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The Politics of Vaccination A Global History / edited by Christine Holmberg, Stuart Blume and Paul Greenough. [print]

Contributor(s): Greenough, Paul R. (Paul Robert) [editor] | Blume, Stuart S, 1942- [editor] | Holmberg, Christine [editor] | Project Muse []Material type: TextTextSeries: Social histories of medicineDescription: 1 online resource (xiii, 343 pages) : illustrationsContent type: text Media type: computer Carrier type: online resourceISBN: 9781526110916Subject(s): Gesundheitspolitik | Vaccination | Vaccines -- history | Health planning -- Developing countries | Vaccination -- Law and legislation | Vaccination -- History | Developing countriesGenre/Form: History. LOC classification: RA638RA638.H747.P655 2017Online resources: Click here to access online COPYRIGHT NOT covered - Click this link to request copyright permission: https://lib.ciu.edu/copyright-request-formSummary: Mass vaccination campaigns are political projects that presume to protect individuals, communities, and societies. Like other pervasive expressions of state power - taxing, policing, conscripting - mass vaccination arouses anxiety in some people but sentiments of civic duty and shared solidarity in others. This collection of essays gives a comparative overview of vaccination at different times, in widely different places and under different types of political regime. Core themes in the chapters include immunisation as an element of state formation; citizens' articulation of seeing (or not seeing) their needs incorporated into public health practice; allegations that donors of development aid have too much influence on third-world health policies; and an ideological shift that regards vaccines more as profitable commodities than as essential tools of public health. Above all the essays suggest immunisation offers a novel lens through which to view changes in concepts of 'society' and 'nation' over time.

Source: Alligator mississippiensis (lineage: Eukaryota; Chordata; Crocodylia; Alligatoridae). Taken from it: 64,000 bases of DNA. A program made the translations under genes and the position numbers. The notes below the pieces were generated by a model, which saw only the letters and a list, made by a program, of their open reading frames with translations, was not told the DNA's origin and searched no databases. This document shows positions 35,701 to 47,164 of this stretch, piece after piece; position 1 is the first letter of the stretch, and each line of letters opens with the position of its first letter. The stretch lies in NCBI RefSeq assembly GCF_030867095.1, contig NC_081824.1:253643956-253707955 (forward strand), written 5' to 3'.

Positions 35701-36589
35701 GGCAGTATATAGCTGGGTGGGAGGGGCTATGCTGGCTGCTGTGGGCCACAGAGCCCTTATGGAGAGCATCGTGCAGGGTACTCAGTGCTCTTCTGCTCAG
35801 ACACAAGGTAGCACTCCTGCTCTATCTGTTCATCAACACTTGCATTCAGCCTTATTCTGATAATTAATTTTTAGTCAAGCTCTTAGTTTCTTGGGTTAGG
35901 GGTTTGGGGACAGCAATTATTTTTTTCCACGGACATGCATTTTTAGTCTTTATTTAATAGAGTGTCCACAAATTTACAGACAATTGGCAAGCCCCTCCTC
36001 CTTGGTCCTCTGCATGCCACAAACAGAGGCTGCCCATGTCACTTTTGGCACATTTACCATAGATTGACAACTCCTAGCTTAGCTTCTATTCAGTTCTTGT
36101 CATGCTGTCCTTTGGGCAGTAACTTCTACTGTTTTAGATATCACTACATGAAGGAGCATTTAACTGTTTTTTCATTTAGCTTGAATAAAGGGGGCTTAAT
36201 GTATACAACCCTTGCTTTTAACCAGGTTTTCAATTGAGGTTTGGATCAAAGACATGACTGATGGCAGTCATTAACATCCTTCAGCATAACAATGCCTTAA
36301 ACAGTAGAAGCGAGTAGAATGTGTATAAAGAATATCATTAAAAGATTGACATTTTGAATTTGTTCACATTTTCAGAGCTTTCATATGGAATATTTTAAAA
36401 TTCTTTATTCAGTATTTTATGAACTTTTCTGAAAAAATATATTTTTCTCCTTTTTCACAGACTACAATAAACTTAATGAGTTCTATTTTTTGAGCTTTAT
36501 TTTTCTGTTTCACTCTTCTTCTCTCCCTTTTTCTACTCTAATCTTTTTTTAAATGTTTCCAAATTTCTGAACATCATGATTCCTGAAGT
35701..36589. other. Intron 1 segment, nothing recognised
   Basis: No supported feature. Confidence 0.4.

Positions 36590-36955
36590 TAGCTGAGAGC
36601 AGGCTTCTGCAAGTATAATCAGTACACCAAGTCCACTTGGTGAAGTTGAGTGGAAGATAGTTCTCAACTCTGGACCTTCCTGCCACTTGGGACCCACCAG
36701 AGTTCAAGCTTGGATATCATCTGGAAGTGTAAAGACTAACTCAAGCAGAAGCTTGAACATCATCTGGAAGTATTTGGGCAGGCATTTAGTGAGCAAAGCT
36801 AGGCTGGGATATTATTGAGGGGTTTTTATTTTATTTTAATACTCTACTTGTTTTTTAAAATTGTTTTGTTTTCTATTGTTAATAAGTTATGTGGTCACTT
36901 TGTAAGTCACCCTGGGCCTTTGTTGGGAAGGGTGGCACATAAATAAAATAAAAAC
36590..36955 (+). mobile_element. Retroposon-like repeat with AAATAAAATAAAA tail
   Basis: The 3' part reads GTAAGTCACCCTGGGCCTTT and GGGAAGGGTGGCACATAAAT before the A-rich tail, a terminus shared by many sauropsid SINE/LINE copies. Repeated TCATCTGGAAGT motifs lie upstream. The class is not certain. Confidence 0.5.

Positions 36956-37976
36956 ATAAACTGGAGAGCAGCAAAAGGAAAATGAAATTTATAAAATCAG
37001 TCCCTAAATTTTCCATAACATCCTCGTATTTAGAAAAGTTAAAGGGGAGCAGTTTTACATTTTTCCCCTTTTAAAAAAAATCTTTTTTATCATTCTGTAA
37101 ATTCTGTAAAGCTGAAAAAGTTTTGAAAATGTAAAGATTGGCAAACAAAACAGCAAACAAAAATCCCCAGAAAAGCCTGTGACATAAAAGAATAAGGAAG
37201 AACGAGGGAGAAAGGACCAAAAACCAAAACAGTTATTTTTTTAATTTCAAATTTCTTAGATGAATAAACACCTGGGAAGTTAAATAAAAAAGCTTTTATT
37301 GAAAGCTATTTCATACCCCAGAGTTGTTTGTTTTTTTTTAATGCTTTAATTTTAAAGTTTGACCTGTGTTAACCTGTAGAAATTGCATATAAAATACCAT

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Item type Current library Call number URL Status Date due Barcode
Online Book Online Book G Allen Fleece Library
Online
RA638.T447 2017 (Browse shelf(Opens below)) Link to resource Available
Online Book Online Book G Allen Fleece Library
Online
RA638.T447 2017 (Browse shelf(Opens below)) Link to resource Available
Online Book Online Book G Allen Fleece Library
Online
RA638.T447 2017 (Browse shelf(Opens below)) Link to resource Available

Mass vaccination campaigns are political projects that presume to protect individuals, communities, and societies. Like other pervasive expressions of state power - taxing, policing, conscripting - mass vaccination arouses anxiety in some people but sentiments of civic duty and shared solidarity in others. This collection of essays gives a comparative overview of vaccination at different times, in widely different places and under different types of political regime. Core themes in the chapters include immunisation as an element of state formation; citizens' articulation of seeing (or not seeing) their needs incorporated into public health practice; allegations that donors of development aid have too much influence on third-world health policies; and an ideological shift that regards vaccines more as profitable commodities than as essential tools of public health. Above all the essays suggest immunisation offers a novel lens through which to view changes in concepts of 'society' and 'nation' over time.

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